“There is great satisfaction that comes with creation. It is a special kind of joy to share that with others.”
Q. When and how did you learn to stitch?
A: Pam: I learned to embroider as a little girl. My mother taught me when I was learning how to sew doll clothes for my Barbie® dolls. I was about 12 years old at the time.
I learned to do counted cross stitch from my oldest sister, Betsy. On a shopping excursion, I bought my first graph, fabric and floss for an extremely complicated Chinese geometric design that was 10 x 15 inches. I didn't know any better and thought it was a normal beginner piece. It took three years to complete.
A: Susan: I learned to embroider at about 13 years of age. My Grandmother Ida lived in Oshawa, Canada, and was always doing her “fancy work.” Granny showed me how to do several of the stitches and gave me the materials needed to get me started. For Christmas that year she included iron-on transfers, DMC floss, needles and hoops in our yearly Christmas parcel. Even my brother learned to do Granny's fancywork.
I learned to cross stitch after becoming best friends with Pam in January of 1979. It took Pam a while to convince me that I could learn to do counted cross stitch. After stitching my first design, a small Christmas ornament, I was hooked. I was about three months pregnant at the time and would wake up my husband in the early hours of the morning because I would be cross stitching in bed.
Q: How did you meet and form your partnership?
A: Pam: Susan and I met at church in January 1979. Our church was starting a contemporary Christian singing group, and at the meeting, Susan came to sit down beside me, and we have been best friends ever since. We have been through everything together— from raising our children to the care of our parents to weddings to the deaths of parents. We talk and text all the time. Even our husbands are best friends.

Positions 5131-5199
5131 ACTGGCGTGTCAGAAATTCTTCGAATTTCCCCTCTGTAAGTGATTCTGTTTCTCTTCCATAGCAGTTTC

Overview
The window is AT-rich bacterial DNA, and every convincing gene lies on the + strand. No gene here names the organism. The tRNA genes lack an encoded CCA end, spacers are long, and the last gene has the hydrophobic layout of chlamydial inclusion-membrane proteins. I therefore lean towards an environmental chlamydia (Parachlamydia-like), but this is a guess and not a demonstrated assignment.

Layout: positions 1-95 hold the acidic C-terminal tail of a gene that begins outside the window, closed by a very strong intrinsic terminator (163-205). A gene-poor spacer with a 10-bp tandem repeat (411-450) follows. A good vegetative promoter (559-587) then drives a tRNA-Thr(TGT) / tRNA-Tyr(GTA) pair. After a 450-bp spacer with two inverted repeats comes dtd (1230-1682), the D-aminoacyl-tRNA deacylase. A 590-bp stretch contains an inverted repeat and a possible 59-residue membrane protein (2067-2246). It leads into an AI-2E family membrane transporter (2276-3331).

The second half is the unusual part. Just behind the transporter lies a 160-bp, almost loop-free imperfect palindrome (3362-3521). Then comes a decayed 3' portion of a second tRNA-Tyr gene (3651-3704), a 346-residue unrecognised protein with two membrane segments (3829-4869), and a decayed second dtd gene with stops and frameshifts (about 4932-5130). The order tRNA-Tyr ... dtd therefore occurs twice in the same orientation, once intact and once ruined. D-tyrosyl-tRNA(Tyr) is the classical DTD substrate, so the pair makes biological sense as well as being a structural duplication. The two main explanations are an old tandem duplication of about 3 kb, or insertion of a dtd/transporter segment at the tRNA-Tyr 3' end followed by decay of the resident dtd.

A: Susan: During the Easter holiday in 2002, Pam and I designed our first graph, “Be Ye Kind.” That December, we took the stitched piece to get framed and the owner of the crossstitch/framing shop wanted to know where we had purchased the design. When she found out we had designed it ourselves, she encouraged us to get it published.
She put us in contact with the owner of The Abecedarian, a cross-stitch shop in Atlanta, Ga. She was impressed with the design also, and she put us in touch with the owners of R&R Reproductions, Pat and Anne. They encouraged us to participate in the cash-and-carry show in Charlotte, N.C., the following July of 2003. During the time from December to July, we designed seven new graphs and stitched the models. Yellow House, one of our first designs, is still one of our best-selling charts.
Q: How would describe your style of cross-stitch design?
A: Historic, whimsical and eclectic. We began designing cross-stitch charts out of the love we have for needle arts and the history and meaning of all the motifs included in samplers. We were intrigued with historic samplers and the fact that young girls completed them.
We also have a strong sense of whimsy. We love to design the houses and other charts that have little people and animals in them. There is great satisfaction that comes with creation. It is a special kind of joy to share that with others. Q: Which of you does the designing? A: Susan: We both work very closely together all during the design process, sketching out the ideas on paper and then translating those ideas to the computer. Pam's expertise is on the computer using the design program. We sit in the office, and Pam uses the computer. I give suggestions about what should be included or removed: “Why not …?” or “Can you make a …?” We even stitch on the same piece when we are on deadline. We tag-team the piece until it is finished. We have learned to stitch the same way so you can't tell the difference between our stitches.
Q: What inspired your Quaker Christmas Needleroll & Accessories project that you will be teaching at the 2017 Annie’s Needle Arts Festival: Christmas in Williamsburg (see the advertisement on pages 4 and 5)?
A: We love the classic motifs and the whimsy in the traditional Quaker interpretation and placement of motifs in samplers. You can see the stitchers' personalities, the type of materials they had available to them, and the stitchers' thought processes as they stitched. We wanted to translate that into a design that would be seasonal, practical (like the Quakers) and fun to stitch. We love stitching smalls and thought this would be a way to use them to complete a simple design.
Find Praiseworthy Stitches' Batty Bat Ornament on page 34.
You can find Pam and Susan's Haunted Hillside Farm design in the Just CrossStitch Halloween 2015 issue, available at Annies CraftStore.com.
Susan Rohm, left, and Pam Lewis have been best friends since 1979. Their website is www.praiseworthystitches.com